Summary: A plan for the future of BHP Billiton’s unwanted Nickel West business is possible when the Big Australian releases its full-year results on August 25. Offers last year for the business were well short of the initial price tag, and the way BHP Billiton manages its exit will be closely watched.
Key take-out: A quick exit would suit everyone – BHP Billiton just has to work out whether that’s the best financial option.
Key beneficiaries: General investors. Category: Mining stocks.
Most nickel miners are losing money at the current price for the steel-hardening metal but that could be the reason why the sector is worth watching as BHP Billiton moves closer to a decision on its big, but unwanted, Nickel West business.
The future of Nickel West, which was once the nickel division of Western Mining Corporation, has been in doubt for several years despite it producing a whopping 90,000 tonnes of nickel annually.
If that amount of material, equivalent to 5 per cent of total global supply, was suddenly removed from the market the effect on the price of nickel could be significant.
A decision on the fate of Nickel West has not been revealed by BHP Billiton but it is known that an attempt to sell the business last year failed, and it was omitted from the assortment of assets shifted into the South32 spin-off.
Today, Nickel West sits oddly as a separate item in BHP Billiton’s production reports under the heading of “other”. It is also the last business mentioned after the favoured divisions of oil, copper, iron ore and coal.
A sale, at a bargain basement price or even with a cash incentive from BHP Billiton for a new owner, is possible but the costs associated with eventually closing 50 year-old Nickel West are believed to total more than $1 billion, whoever owns it.
The next critical date for Nickel West is August 25 when BHP Billiton releases its financial result for the year to June 30 and could use that event to reveal a plan for a business unit which is losing money and could continue to bleed for several more years unless an exit route is found.
Last year’s attempt to sell Nickel West produced a number of valuations and likely closure dates as well as revealing the complexity for BHP Billiton as it tries to extricate itself from a business it doesn’t want.
Offers for Nickel West were reported to have included $250 million from Glencore which owns the Murrin Murrin nickel mine, an offer well short of the initial $800m price tag put on Nickel West by BHP Billiton, and the final, discounted, price of $350m.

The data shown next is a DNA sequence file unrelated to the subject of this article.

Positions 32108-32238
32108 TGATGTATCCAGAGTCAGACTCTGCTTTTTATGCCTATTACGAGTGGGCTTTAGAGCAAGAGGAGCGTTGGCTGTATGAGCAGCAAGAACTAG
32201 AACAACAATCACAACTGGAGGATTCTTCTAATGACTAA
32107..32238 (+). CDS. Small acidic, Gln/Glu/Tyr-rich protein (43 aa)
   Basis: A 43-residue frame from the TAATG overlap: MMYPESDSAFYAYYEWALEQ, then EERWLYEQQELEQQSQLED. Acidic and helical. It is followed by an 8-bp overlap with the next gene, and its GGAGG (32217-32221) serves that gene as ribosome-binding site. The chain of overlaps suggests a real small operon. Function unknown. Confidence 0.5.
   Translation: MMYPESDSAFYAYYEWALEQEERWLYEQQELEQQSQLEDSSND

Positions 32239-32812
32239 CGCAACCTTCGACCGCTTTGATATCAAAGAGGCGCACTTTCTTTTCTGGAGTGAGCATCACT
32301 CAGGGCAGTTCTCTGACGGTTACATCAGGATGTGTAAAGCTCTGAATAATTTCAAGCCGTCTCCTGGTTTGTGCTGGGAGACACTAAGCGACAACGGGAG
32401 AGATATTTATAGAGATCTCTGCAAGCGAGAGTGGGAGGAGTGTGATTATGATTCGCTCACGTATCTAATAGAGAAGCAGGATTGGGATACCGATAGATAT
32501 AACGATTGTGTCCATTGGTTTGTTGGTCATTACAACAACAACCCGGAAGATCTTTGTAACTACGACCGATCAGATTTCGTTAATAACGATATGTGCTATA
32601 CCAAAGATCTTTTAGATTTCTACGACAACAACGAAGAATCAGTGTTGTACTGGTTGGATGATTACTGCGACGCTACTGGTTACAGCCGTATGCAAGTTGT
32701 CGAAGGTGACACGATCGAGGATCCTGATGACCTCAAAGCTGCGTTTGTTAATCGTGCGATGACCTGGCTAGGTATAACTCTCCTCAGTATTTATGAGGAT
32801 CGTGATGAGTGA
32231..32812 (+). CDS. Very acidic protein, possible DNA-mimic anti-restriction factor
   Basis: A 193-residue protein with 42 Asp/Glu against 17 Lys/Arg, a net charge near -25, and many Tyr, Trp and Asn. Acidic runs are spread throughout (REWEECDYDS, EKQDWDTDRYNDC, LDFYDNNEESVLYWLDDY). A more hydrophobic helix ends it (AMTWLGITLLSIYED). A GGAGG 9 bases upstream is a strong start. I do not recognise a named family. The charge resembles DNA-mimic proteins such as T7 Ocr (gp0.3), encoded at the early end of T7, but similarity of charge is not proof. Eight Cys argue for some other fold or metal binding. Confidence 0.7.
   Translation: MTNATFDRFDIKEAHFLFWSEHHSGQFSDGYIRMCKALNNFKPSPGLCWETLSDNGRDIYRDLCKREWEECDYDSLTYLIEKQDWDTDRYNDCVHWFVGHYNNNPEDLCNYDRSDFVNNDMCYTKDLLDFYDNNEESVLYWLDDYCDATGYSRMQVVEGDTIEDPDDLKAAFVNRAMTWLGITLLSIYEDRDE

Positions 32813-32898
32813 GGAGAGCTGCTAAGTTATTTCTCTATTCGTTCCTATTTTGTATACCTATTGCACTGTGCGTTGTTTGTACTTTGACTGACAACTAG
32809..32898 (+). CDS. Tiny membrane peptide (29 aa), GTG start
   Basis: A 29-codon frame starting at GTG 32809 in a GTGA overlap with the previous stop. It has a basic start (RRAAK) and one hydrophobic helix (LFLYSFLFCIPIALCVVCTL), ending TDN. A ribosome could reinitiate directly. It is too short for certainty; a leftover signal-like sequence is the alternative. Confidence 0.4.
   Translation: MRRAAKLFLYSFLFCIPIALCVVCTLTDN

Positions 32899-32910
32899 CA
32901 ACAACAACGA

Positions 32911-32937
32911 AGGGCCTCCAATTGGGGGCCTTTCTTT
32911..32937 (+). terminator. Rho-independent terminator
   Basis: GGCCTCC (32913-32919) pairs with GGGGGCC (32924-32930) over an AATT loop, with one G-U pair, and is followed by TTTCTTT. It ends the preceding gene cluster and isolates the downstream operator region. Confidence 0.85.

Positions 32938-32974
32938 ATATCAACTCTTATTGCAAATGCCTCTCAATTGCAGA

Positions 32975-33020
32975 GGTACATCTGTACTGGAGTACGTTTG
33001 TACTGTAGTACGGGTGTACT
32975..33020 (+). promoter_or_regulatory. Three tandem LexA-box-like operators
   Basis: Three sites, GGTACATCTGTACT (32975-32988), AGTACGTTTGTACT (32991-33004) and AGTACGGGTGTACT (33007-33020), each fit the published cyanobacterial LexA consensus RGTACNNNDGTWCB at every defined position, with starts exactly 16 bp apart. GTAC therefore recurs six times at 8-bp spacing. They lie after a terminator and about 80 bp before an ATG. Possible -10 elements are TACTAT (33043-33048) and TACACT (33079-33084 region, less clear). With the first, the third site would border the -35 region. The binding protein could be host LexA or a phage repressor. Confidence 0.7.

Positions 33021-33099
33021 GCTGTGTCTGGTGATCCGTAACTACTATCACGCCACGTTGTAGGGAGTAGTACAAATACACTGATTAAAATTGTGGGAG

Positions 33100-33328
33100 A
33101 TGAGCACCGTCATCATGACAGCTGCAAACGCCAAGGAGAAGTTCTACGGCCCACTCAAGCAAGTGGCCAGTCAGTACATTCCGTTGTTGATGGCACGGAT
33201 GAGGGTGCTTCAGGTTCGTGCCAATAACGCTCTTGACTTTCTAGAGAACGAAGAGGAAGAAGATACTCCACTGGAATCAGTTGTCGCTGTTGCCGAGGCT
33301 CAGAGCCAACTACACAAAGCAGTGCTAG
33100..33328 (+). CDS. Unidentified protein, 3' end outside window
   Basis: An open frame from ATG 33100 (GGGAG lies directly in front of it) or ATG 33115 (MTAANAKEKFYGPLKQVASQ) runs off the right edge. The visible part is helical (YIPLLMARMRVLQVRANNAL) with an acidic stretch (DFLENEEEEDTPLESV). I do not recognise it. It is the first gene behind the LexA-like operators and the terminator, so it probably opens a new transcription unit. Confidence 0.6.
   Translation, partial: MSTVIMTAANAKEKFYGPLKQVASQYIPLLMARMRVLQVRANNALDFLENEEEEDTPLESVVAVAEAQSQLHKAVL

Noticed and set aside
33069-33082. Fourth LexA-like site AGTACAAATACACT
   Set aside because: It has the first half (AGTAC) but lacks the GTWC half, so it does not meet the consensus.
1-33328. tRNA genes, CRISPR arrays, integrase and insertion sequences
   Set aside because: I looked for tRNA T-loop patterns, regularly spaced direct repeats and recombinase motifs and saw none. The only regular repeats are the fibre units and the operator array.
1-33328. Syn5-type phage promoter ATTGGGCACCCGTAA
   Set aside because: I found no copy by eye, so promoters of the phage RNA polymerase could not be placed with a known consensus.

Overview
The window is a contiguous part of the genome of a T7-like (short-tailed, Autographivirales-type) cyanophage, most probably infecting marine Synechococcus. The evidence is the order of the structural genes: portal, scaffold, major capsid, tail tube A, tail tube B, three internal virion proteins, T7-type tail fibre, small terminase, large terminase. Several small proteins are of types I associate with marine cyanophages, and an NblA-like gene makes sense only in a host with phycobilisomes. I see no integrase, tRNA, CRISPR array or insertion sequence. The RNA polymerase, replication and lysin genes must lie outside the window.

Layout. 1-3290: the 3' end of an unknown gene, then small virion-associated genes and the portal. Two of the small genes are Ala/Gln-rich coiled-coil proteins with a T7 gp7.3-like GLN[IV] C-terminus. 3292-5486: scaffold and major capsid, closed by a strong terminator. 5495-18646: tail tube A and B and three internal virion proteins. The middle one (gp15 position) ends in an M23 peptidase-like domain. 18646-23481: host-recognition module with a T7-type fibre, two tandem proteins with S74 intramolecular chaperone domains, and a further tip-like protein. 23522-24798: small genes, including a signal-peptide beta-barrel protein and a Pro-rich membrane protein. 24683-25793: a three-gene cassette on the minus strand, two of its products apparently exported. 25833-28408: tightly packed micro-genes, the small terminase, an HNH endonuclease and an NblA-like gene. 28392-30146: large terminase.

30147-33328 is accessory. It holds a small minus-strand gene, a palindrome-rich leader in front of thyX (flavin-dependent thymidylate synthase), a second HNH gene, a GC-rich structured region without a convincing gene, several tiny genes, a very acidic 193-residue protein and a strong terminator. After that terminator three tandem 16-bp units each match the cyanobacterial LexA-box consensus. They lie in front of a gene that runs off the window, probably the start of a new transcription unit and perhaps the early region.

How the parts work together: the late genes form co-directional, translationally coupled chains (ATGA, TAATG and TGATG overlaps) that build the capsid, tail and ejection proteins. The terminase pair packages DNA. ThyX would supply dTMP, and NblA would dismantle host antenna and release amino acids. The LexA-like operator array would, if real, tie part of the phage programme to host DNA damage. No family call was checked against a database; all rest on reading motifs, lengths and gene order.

When the sale process collapsed BHP Billiton said in a statement that: “At this time, Nickel West will remain in the BHP Billiton portfolio as a non-core asset and the company will continue to operate the business to realise its full value.”
When that statement was made the price of nickel was around $US7 a pound. Last night nickel closed on the London Metal Exchange at $US4.87, its lowest for six years and down 30 per cent since the start of the year.
While the nickel price was in the $US7/lb range BHP Billiton could probably justify operating Nickel West on a cash-only basis with no fresh capital being invested, giving it time to work through a range of problems such as honouring commitments made to the WA Government, managing its 1800-strong workforce, and meeting contractual obligations to some small miners which have their ore treated at Nickel West’s processing facilities.
But, with the nickel price below $US5/lb the cost of keeping Nickel West in business has become less likely, especially as its 90,000 tonnes of metal are having a significant depressing effect on the nickel price.
How BHP Billiton manages its exit from Nickel West will be closely watched by the rest of the nickel industry and by BHP Billiton shareholders with both of those groups keen to see it close in order to stem the flow of nickel into a flooded market, and to stem the heavy losses being incurred by keeping the business alive.
A quick exit would suit everyone. BHP Billiton just has to work out whether that’s the best financial option, or whether it continues to operate Nickel West in the hope that either a buyer emerges, or the nickel price recovers – or, preferably, both.